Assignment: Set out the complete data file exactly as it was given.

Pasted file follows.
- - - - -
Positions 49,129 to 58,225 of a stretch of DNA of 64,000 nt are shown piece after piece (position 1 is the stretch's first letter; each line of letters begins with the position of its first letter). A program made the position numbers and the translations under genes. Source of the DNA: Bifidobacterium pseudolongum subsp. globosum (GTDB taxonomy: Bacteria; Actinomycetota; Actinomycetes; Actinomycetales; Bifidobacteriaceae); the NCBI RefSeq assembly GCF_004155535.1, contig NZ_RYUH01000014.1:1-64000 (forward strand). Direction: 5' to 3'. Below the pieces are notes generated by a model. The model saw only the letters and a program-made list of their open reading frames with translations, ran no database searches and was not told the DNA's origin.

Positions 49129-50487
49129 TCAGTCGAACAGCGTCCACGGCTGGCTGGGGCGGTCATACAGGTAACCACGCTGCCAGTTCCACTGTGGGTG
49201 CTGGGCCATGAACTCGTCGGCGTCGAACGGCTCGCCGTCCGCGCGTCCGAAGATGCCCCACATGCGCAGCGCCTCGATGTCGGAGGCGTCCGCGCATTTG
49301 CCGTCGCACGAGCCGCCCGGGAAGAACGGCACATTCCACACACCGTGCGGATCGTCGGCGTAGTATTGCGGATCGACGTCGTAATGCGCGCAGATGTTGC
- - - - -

Positions 49,129 to 58,225 of a stretch of DNA of 64,000 nt are shown piece after piece (position 1 is the stretch's first letter; each line of letters begins with the position of its first letter). A program made the position numbers and the translations under genes. Source of the DNA: Bifidobacterium pseudolongum subsp. globosum (GTDB taxonomy: Bacteria; Actinomycetota; Actinomycetes; Actinomycetales; Bifidobacteriaceae); the NCBI RefSeq assembly GCF_004155535.1, contig NZ_RYUH01000014.1:1-64000 (forward strand). Direction: 5' to 3'. Below the pieces are notes generated by a model. The model saw only the letters and a program-made list of their open reading frames with translations, ran no database searches and was not told the DNA's origin.

Positions 49129-50487
49129 TCAGTCGAACAGCGTCCACGGCTGGCTGGGGCGGTCATACAGGTAACCACGCTGCCAGTTCCACTGTGGGTG
49201 CTGGGCCATGAACTCGTCGGCGTCGAACGGCTCGCCGTCCGCGCGTCCGAAGATGCCCCACATGCGCAGCGCCTCGATGTCGGAGGCGTCCGCGCATTTG
49301 CCGTCGCACGAGCCGCCCGGGAAGAACGGCACATTCCACACACCGTGCGGATCGTCGGCGTAGTATTGCGGATCGACGTCGTAATGCGCGCAGATGTTGC